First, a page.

Mediation is Not Discipline

I once had a case between a high-level supervisor and her employee. The Vice President “strongly encouraged” them to mediate. They were also extrinsically motivated by the disciplinary letters they received for failing to be collegial.

While In-Accord was happy about the mediation overture, management considered this an extension of their disciplinary process. The supervisor wanted to use mediation to enforce rules and reprimand the employee.

In my initial conversations with the supervisor, she wanted contrition from the employee rather than the opening of a door to understanding and collaboration. She asked for the presence of an HR representative at the joint session to underscore company policies and expectations. Also, she asked me to speak to the VP so I could hear how far afield the employee was and to hear again that the employee’s behavior was unacceptable.

Ah, another opportunity to clarify what mediation is and is not.

Mediators hope for a future when clients call and say, “We would like to enter a voluntary, collaborative process in which an impartial mediator will help us communicate and negotiate to reach a mutually satisfactory resolution…”

Vanishingly few some start there.

Mediators have professional standards that guide such cases. The overarching one is Impartial Regard, which covers topics like conflict of interest. The core value is that mediators shall “maintain a commitment to impartial regard by serving all participants at all times.” We must remain equidistant from all sides. Our “customer” is the relationship rather than an individual participant.

While mediation can be a forum through which management shares concerns, it cannot be a cleverly cloaked negative performance review. Mediators are ethically bound to resist serving as management’s mouthpiece for scolding staff.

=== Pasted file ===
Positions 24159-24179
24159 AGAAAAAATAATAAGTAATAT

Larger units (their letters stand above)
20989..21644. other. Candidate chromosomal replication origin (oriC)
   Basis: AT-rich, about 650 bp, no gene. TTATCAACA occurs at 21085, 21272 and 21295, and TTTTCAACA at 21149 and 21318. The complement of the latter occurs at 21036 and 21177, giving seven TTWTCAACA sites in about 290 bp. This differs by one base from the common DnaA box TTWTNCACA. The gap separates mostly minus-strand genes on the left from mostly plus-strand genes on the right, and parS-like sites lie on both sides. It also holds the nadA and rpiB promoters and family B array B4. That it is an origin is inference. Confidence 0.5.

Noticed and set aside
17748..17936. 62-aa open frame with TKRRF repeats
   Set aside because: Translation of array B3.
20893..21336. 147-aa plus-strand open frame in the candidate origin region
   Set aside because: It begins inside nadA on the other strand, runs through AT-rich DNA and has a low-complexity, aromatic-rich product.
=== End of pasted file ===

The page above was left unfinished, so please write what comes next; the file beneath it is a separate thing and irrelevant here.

When responding to such situations, we can affirm that we will facilitate management’s needs to an extent. For example, exploring performance concerns is a legitimate agenda item. But we must simultaneously clarify that the opportunity we are carving out is one in which the employee can share their concerns about management.

If management is unwilling to reciprocate this spirit of negotiation and shared exchange, then mediation may not be appropriate.

Another standard is Self-Determination. This guide dictates that participants must “have the capacity and freedom to reach a voluntary agreement” and that parties “should not be acting under fear, coercion, or duress.”

As mediators, we probe to ensure that all participants feel that they have the option to engage.

When management persists in treating mediation as an extension of the disciplinary process, despite our efforts to distinguish how mediation differs from other methods, we do not proceed.

Happily, the supervisor and employee resolved core concerns about their working relationship, miscommunications, and, yes, even the performance issues. And guess what? The performance issues were primarily the result of the first two concerns.